I’ve been terrible at Monday Minis – life has been insane – but I’m back with three new titles to tell you about! Many thanks to the publicists for sending me review copies or eARCs of these, and as always, opinions are entirely my own and publishers and especially the lovely publicists are not to blame.
How to Steal the Mona Lisa by Bethany Walker and illustrator Jack Noel is a lower middle grade story told through epistolary format. Which I’m not a fan of in the first place, and harder to convince me of its value in a highly illustrated children’s book. The main focus is emails between the main character and her grandmother – but these are full of hand-drawn pictures similar to what you’d expect would accompany a traditionally told story for the age category. So that already had me approach the book with a certain amount of grump. It is a book that I struggled with – and that I feel children may struggle too as it doesn’t hold tension well. I found myself wandering off rather often and not invested in the mystery or the characters as much as I would have liked, and I thought that it relied overly much on the reader realising how naive the main character is and feeling smart or smug for noticing things that she doesn’t. It isn’t a bad book, but not one that stands out to me, sadly, and one that I would only recommend if your child is especially drawn in by the format.
I was extremely hyped for Silk Fire by Zabé Ellor – it was one of the books on my 2022 mega post and so I was thrilled when I was able to get my hands on one of the stunning ARCs. However, as blogger friends started reading it, my excitement rapidly turned to apprehension. I still tried to keep an open mind and approach the book without any prejudices – the premise of courtesan turned dragon in a highly political and codified society still had me intrigued and comps to Jaqueline Carey’s Kushiel series, but more overtly queer sounded like something I’d love. Well. Turns out that this is not a book I can recommend, unfortunately (also, be warned, as this contains pretty much ALL the content warnings). I made it about half-ways through despite my hesitations about the writing, worldbuilding and characterisation when I encountered a graphic rape scene where the main character ends up consciously crossing borders with one of his love interests, and instead of considering why he acted the way he did, he blames daddy issues. And for me, that was the final straw. As a whole, the book feels underedited – it reads more like a first or second draft than a book just missing final copy-edits and proofreading, though as I did read an ARC it may be that the publisher did decide to do more substantial work after this stage. There are staggering holes in the worldbuilding, which seems to be some sort of gender-swapped version of ours in which the main character, Koré, a male prostitute, experiences much of the same prejudice based on gender as women traditionally have in ours. Nuance is not something that exists in this world and it feels like the reader gets repeatedly hit with a blunt object to hammer home that message. And that’s something that pulls through the writing and prose more generally. It doesn’t fit together, it doesn’t work. It seems like having individual sentences that are quotable was the dominant goal rather than to have a text that flows as a whole – interspersed with simplistic clichés. Oh, and the main character is clearly not smart enough for his own schemes. Which is always fun to read. TL:DR this has a great concept, unfortunately the execution is really not where it needs to be so I highly recommend you skip this for your mental health and sanity.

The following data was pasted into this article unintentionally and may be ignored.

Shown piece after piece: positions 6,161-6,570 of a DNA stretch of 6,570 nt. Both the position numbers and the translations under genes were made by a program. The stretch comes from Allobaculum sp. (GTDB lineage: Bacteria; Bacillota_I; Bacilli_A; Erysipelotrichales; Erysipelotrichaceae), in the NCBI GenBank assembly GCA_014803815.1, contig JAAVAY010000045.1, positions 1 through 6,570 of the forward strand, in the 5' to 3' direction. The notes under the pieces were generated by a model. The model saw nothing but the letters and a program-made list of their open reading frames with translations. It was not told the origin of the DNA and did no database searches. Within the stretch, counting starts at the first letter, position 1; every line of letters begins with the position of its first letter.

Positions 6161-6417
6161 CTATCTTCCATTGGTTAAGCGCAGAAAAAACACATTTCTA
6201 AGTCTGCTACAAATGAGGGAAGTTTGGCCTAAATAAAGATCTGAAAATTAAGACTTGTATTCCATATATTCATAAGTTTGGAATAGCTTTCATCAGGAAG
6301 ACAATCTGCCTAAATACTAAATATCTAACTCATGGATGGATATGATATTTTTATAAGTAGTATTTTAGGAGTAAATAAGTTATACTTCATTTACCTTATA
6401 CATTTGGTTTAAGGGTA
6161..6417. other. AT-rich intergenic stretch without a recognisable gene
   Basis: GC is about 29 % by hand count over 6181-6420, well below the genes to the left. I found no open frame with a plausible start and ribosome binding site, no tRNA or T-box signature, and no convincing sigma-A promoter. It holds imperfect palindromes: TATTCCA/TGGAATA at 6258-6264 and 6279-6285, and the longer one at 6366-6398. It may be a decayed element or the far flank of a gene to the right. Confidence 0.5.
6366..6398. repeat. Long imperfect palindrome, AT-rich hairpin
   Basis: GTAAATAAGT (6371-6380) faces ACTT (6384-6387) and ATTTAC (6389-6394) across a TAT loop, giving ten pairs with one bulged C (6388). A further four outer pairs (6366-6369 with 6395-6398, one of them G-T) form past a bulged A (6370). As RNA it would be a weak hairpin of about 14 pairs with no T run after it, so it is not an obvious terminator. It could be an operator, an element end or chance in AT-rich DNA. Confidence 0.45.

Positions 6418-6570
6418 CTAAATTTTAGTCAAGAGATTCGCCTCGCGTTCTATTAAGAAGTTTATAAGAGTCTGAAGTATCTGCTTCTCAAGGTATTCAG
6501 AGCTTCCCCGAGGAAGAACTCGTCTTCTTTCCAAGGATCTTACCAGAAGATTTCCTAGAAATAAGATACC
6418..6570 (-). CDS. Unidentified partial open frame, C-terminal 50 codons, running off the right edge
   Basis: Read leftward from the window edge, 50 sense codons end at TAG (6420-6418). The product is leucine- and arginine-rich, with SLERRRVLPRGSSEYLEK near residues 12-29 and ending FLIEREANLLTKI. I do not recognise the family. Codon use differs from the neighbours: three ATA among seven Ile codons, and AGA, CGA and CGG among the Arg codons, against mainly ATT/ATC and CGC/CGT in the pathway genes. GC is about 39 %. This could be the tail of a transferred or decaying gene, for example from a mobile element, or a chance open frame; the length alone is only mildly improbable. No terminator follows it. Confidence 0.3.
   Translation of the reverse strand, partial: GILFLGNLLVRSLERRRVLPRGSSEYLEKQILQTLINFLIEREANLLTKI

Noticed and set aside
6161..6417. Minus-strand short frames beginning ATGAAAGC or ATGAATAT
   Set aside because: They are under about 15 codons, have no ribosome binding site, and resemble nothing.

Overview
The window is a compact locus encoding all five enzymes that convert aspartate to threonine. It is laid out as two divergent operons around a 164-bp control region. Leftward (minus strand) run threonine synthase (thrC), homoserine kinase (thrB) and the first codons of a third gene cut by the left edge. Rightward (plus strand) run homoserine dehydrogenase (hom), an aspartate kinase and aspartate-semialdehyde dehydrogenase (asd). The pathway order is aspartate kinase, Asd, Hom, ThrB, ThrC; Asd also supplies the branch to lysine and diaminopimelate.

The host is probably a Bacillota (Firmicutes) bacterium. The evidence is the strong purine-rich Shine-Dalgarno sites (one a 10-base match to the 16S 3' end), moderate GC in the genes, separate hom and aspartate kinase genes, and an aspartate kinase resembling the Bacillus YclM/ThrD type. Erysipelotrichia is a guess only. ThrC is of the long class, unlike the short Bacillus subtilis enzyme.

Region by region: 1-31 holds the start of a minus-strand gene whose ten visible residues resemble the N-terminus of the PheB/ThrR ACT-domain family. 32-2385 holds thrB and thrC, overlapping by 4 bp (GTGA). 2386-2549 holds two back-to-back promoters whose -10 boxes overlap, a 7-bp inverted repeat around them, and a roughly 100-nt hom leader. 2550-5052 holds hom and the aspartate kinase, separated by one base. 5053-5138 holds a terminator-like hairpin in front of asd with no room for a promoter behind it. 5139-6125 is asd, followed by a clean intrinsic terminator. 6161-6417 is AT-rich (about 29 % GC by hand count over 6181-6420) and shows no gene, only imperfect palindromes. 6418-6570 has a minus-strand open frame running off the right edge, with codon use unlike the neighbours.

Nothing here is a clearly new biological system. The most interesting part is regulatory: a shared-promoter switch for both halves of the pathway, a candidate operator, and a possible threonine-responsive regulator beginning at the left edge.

A River of Silver by S.A. Chakraborty is basically a set of bonus material for her Daevabad trilogy. I call it bonus material rather than a short story collection because it is very much connected to the original trilogy and contains spoilers for the books – which are made clear at the beginning of each story. I really enjoyed diving back into the rich world and learning more about these characters and their backstories. I especially liked the snippet about how Jamshid and Munthadir met and the alternate ending to the series. Just a wonderful, comforting set of stories. I got to listen to these as an audiobook – the collection is released audio-first and then will be published in traditional print format later. And the narrator for the whole collection is just wonderful, I highly recommend listening to these books!